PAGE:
Learning, Learning, and More Learning

Since the phone call, I have met with a registered dietician in my area twice and have gained a wealth of knowledge. So much of which is counter to what we are taught as trainers. (Not to mention the crap nutrition info that gets passed around on the internet!)

During the first session, I was poised to take notes and hang on her every word. What I had been doing hasn’t been working. I was feeling great for the most part, and still strong, but I had been slowly creeping back up the scale, both the literal one, and the scale of sizes in my closet. I was teaching spin and loving it, strength training 2-3 times per week and running any chance I could. Along the way, I kept thinking it was because of the move, the deployment, the lack of a fitness tribe as experienced in Hawaii. When all of your friends are doing the same thing and intensely motivated – it’s not exactly easy, but it is so much easier. Despite crafting a life dedicated to activity and doing fun fitness-y things, I wasn’t heading in the right direction. The dietician promptly said, “A little bit of nutrition knowledge can be a dangerous thing.” And how true that is.

There are some universal basics: calories in vs. calories out (food we consume vs. the energy we expend), but there are other factors as well. 150 calories of soda vs. 150 calories of vegetables are going to do entirely different things to your energy level, mood, satiety, hydration, etc. This is where the what we are eating is just as important as the how much.

For the Type II diabetic, our bodies have an elevated level of blood sugar, beyond what is normal. (Hyperglycemia). To counter this elevation in blood sugar, also called blood glucose, our pancreas produces insulin to help bring that blood sugar back down. At first the body will produce more insulin to get the blood sugar back to normal levels, but over time it cannot keep up. Welcome to Type II diabetes. (Type II has a strong hereditary component. It has been said that genetics loads the gun and lifestyle pulls the trigger.) Keeping it in check will be a priority for life.


That tank top was an XL

Is it a bummer? Yeah, I guess it could be seen that way, but I get to choose how to view it. For me, meeting with the dietician clicked a missing puzzle piece into place. Though not effortless, I’m not having to kill myself in the gym. Concentrating mostly on high intensity interval cardio (running and spin primarily) and once a week lifting 1-4 reps of max. This maintains current muscle mass. Lifting too much (high reps, focusing on endurance) my body bulks, which is what my 3-day/week plan had been doing. Go figure.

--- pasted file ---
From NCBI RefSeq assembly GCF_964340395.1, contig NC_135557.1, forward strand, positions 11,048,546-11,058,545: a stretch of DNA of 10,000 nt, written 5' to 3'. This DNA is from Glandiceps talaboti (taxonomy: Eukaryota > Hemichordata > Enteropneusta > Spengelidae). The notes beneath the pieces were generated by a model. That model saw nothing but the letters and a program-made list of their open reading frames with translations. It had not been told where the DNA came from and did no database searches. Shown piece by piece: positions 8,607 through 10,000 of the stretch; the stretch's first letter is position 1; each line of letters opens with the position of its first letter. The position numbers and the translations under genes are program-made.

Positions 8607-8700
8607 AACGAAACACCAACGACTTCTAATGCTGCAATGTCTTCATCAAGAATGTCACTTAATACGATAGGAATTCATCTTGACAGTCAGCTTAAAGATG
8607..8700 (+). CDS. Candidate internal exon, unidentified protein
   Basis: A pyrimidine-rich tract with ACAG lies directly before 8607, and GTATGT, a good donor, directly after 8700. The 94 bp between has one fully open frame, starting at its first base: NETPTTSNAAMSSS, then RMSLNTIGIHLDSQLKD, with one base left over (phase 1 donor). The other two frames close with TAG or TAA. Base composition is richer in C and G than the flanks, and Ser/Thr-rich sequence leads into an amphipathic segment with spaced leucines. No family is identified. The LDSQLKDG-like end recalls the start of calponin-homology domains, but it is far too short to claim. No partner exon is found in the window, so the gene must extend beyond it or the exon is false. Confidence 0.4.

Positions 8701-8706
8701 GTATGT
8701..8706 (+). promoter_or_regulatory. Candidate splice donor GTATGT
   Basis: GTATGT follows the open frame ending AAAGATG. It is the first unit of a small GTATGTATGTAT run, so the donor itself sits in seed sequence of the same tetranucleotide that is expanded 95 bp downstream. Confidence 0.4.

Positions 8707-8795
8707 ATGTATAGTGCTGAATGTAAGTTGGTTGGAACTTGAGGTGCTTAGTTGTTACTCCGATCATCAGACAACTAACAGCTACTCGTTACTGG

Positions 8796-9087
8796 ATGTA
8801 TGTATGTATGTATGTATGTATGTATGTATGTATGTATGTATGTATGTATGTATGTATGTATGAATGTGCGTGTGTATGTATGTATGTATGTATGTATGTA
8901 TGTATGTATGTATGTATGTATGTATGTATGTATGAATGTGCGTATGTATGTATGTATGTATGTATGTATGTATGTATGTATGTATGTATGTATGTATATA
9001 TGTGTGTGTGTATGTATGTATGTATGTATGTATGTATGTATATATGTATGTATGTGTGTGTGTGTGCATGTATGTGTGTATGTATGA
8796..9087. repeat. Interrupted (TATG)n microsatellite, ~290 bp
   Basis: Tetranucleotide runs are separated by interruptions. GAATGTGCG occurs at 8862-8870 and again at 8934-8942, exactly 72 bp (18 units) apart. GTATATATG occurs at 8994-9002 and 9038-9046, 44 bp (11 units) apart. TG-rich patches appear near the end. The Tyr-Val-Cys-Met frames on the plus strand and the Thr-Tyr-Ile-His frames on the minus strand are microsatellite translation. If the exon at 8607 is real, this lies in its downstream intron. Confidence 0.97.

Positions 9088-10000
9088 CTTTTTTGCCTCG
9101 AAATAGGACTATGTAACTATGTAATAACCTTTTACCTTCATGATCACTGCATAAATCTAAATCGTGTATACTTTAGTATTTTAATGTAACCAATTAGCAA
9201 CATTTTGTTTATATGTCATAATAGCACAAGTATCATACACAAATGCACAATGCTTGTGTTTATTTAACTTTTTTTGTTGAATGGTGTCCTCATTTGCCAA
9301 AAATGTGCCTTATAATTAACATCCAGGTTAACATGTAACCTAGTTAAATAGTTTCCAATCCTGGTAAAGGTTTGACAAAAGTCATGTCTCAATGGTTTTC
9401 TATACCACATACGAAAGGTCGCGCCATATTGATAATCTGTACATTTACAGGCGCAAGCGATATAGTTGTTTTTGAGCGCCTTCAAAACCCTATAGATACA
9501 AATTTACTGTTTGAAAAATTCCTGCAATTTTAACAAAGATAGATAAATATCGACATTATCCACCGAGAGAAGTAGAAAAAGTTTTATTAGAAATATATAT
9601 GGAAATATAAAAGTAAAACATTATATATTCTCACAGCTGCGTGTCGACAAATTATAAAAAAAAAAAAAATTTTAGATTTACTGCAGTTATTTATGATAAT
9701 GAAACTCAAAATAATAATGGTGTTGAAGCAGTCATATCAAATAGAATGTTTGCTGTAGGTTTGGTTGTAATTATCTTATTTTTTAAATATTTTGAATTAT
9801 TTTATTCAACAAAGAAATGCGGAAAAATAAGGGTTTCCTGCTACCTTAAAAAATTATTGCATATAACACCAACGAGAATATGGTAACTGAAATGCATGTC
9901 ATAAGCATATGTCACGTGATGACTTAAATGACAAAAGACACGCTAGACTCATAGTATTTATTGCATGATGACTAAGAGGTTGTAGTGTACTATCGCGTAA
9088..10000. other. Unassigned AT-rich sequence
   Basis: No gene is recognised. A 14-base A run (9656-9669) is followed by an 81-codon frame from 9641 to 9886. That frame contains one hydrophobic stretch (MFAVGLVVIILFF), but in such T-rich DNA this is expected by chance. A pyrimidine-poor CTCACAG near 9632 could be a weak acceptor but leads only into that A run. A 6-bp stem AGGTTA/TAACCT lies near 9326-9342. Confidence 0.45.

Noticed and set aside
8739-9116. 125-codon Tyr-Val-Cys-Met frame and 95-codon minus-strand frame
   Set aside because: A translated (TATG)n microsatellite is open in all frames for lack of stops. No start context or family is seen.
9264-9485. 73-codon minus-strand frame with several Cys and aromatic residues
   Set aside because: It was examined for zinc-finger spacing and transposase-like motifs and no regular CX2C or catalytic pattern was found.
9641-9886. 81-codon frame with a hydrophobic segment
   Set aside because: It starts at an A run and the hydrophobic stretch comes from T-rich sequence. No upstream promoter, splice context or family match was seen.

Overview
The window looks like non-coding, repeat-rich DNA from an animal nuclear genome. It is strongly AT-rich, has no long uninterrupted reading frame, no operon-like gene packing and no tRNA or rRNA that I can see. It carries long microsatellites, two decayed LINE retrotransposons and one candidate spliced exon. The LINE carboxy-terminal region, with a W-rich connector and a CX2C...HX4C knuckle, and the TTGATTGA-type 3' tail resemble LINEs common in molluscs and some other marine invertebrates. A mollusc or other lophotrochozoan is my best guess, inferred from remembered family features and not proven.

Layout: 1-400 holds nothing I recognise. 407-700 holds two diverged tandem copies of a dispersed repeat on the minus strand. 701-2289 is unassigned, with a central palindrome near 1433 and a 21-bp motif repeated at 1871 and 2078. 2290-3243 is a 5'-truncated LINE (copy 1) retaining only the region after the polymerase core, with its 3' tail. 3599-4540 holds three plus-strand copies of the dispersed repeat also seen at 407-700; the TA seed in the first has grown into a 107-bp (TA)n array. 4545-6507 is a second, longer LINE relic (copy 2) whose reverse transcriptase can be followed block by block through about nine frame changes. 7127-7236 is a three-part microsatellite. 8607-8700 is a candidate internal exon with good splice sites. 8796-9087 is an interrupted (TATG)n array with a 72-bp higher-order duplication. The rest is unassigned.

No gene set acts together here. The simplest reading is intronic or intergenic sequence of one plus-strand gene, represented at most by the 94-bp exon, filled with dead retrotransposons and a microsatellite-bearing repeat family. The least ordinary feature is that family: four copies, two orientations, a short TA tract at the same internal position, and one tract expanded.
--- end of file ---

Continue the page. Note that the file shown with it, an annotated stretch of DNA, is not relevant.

Top pic is the same April shot as above, the bottom is me as of 5 minutes ago :)

Top pic is the same April shot as above, the bottom is me as of 5 minutes ago 🙂 15 lbs down, 12 inches overall and a medium tank.

Ultimately, a body is a body. Mine does what I ask it to and then some. It allows me to get comfortable being uncomfortable. I still wonder if progress pics help anyone except the subject. It’s more than just vanity. When we figure stuff out (that most of us have been trying to figure out since our teens!) it’s empowering to see that success. Dealing with this personally has no doubt helped on many levels as a personal trainer.

If you have been eating well (be honest!) and exercising regularly but aren’t seeing results –  get your blood work done. Have your primary health care provider take a look at it. Take those results to a dietician. Learn. Try something new if what you are doing isn’t working.

It is worth it. YOU are worth it!

The Phone Call

“You’re cholesterol numbers look good…” The nurse paused as I anxiously wondered why they were calling me. I’d had the exam last week, and as per usual, no news is good news. Yet, here I was on the phone going over lab results. Okay…


There’s always a but, isn’t there?

“But…you’re blood sugar numbers are quite elevated…watch the carbs…..portion control….you are prediabetic…”


Wait, what? How is that possible? Doesn’t she know it wasn’t a fasting blood draw? I workout! I eat healthfully most of the time. We cook at home, and use real ingredients. Apparently, it doesn’t matter. The nurse on the line was making her routine calls and gave me the advice to cut back on carbohydrates. Sure, come back and retest in 6 months. Or a year. Whenever you want. Okay. Bye. Click. End of conversation.

Still reeling from that conversation a week ago, this morning I met with a registered dietician who went over my food logs for the past week, as well as my blood work from the doctor. There is so much I have to learn. The more I learn, the more I realize just how much I don’t know, you know? The more information I was given, the more questions popped up. 

Honestly, it all just sucks. I could have a pity party (and I did for about 5 minutes) but really – that gets me no where. So I came home and did what any good overachiever would do – I cleaned out my pantry and my fridge and set myself up to kick some pre diabetes butt! It’s reversible, but I will have to watch it for the rest of my life.

A friend sent me this and I giggled as I was surrounded by the contents of my pantry all over the place. I did make a small edit, however:


Now where did I put those bootstraps? Time to pull ’em on up!